If someone was religious, then religious art objects would likely provide comfort for them when confronting sickness and preparing for the afterlife. During the period from 1450–1600, like during other periods, many sought solace and hope in varying religious items when confronted with disease or likely death.
Of course, the socioeconomic class of the person determined what kind of religious objects they could own (if they could own any at all). An agricultural worker during this time wouldn’t have as nice of a bible or crucifix as someone from the upper class or a member of royalty.
Speaking of royalty, Mary, Queen of Scots had some significant religious art objects. Mary, Queen of Scots was queen of Scotland from 1542–67. Her and the queen of England, Elizabeth I, did not get along. Elizabeth brought back Protestantism in England, which upset Mary greatly, since she was a fierce champion of Catholicism. For supposedly taking part in a plot to kill Elizabeth, Mary spent nineteen years in prison before she was finally beheaded.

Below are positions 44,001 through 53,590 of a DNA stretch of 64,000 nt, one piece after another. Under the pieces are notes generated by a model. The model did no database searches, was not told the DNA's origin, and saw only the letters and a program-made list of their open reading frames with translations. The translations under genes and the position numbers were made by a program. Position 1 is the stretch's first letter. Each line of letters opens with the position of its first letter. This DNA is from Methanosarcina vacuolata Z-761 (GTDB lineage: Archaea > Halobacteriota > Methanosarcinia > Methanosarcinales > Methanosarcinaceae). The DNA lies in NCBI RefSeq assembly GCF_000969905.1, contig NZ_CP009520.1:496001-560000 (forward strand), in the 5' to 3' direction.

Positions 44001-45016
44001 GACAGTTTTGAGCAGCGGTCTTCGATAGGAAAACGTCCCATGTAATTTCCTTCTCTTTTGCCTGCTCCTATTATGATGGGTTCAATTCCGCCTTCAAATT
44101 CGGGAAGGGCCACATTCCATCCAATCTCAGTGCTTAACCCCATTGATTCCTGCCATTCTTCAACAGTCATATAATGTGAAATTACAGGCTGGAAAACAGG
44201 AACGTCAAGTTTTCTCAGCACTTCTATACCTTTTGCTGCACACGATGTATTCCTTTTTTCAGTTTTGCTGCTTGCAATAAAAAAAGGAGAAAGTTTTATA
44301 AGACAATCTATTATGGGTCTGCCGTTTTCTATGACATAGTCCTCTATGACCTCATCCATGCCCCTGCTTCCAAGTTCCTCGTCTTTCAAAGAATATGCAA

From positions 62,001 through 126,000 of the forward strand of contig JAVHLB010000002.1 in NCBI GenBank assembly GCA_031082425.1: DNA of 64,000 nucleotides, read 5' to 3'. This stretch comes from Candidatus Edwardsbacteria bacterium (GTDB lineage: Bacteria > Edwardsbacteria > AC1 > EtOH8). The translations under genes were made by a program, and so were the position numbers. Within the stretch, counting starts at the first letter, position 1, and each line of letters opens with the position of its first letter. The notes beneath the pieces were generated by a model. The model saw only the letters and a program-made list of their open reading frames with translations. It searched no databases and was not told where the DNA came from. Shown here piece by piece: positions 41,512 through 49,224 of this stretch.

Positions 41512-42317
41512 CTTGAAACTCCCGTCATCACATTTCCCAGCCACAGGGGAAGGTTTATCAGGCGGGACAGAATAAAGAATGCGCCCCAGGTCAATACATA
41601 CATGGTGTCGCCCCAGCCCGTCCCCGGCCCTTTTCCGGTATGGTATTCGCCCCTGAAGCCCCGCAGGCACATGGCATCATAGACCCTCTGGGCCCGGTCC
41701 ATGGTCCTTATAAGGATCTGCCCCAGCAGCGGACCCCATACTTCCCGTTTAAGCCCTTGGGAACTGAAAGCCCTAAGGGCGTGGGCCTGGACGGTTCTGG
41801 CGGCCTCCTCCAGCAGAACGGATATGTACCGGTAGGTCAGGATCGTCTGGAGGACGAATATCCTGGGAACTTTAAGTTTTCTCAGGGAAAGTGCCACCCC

When Mary went to her death, she had her rosary. This was no ordinary rosary. The beads were made of gold and the attached crucifix was also made of gold. Most people did not have the comfort of an ornate golden rosary when they were about to die.
For some religions, art provided no comfort and was thought to be an abomination. John Calvin, the sixteenth-century Protestant reformer and founder of Calvinism, thought it was wrong to depict God in art.
It also might be interesting to consider how certain popes could prepare for the afterlife. For instance, Pope Julius II, head of the Catholic Church from 1503–1513, commissioned Michelangelo to build him a grand, three-story tomb. Most people did not have the ability to journey to the afterlife in such an extraordinary edifice.